Monday's headlines: Third World diseases in New Zealand children now 'new norm'; woman in hospital for 30 weeks with rare cash of poison after eating fish in Fiji; winter travails of top waterfront restaurant in Wellington.
The New Zealand Herald leads with the headline 'Poisoned in Paradise'. The paper says Amanda Austrin of New Zealand has spent more than 30 weeks in hospitals after she was poisoned whilst eating fish in Fiji.
Ms Austrin has a rare case of ciguatera poisoning, a toxin found in predator fish in tropical and sub-tropical waters. She came forward with her story to warn those considering holidays in the tropics to take caution eating fish.
The Waikato Times
The Waikato Times reports don't take everything at rateable value when it comes to buying a house.
An analysis by the paper of 100 Hamilton house sales immediately after the latest revaluation showed that many sold for tens of thousands below the new estimates, and one home went for more than $100,000 above.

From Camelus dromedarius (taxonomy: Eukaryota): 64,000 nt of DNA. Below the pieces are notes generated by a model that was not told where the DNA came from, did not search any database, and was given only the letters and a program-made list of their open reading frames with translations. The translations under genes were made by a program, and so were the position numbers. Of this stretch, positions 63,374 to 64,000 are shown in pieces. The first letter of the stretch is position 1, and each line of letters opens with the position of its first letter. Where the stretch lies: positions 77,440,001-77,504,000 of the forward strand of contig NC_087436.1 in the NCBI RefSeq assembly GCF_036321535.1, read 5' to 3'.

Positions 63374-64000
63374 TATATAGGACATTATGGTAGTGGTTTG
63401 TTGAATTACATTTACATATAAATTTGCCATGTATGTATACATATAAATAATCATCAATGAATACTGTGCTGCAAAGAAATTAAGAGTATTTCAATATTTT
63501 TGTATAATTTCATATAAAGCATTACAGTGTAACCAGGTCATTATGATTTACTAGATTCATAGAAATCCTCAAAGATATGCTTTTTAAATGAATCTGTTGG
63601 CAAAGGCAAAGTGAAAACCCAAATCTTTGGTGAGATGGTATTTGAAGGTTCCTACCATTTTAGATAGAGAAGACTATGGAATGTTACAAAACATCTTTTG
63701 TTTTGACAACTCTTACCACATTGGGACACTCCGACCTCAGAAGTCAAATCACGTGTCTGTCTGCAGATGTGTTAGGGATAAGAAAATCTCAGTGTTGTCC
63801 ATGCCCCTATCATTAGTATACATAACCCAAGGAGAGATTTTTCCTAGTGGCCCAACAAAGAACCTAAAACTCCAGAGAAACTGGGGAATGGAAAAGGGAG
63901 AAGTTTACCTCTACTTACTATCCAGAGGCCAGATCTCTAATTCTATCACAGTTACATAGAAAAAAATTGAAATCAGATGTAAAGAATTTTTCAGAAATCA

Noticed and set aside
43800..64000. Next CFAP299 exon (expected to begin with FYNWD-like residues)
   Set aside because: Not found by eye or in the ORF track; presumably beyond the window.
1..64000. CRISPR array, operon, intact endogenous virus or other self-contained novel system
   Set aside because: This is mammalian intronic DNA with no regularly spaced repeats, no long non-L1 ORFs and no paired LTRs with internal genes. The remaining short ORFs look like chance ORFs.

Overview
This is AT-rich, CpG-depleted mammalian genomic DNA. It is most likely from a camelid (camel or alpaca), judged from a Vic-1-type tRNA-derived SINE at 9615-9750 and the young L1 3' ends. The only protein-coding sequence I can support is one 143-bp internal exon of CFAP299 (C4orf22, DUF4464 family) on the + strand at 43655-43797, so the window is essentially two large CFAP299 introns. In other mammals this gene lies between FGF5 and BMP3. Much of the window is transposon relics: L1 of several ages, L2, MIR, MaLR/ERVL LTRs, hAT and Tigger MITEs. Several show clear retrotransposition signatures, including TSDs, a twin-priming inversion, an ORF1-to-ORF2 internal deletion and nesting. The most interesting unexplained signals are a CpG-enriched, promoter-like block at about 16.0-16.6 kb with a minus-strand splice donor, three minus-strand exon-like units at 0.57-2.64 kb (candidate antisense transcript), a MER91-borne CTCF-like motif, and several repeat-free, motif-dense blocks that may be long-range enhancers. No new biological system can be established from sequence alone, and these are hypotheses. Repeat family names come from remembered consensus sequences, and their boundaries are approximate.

Although almost half of the sales were within 5% of the new valuations, experts say the gap is likely to grow.
The Dominion Post says the most vulnerable children are being left behind, even as the economy improves.
The Children's Social Health Monitor shows little progress on helping the tens of thousands of children admitted to hospital for injuries and illnesses linked to poverty. The paper also reports top chef Martin Bosley's Wellington waterfront restaurant almost closed this winter, crippled by debts because of cancelled functions.
The Press features retired couple Matt and Valerie O'Loughlin, who find themselves uncomfortably at the centre of a landmark insurance case arising from the earthquakes.
The case will look at whether an insurance company is entitled to pay only the repair costs of damaged houses in the red zone when such houses cannot be repaired anyway. And a Press street poll of 20 young people aged 16 - 26 found most agreed with Mayor Bob Parker's recent comments that Christchurch will become little more than a ''glossy rest home'' if the Government does not rethink its blueprint for the central city.
The Otago Daily Times reports New Zealand needs to ''wake up'' and tackle child poverty if it wants to seriously improve the health of the country's most vulnerable children. Dr Elizabeth Craig of the University of Otago said New Zealanders have become used to the 'new norm' of seeing third world diseases in their children.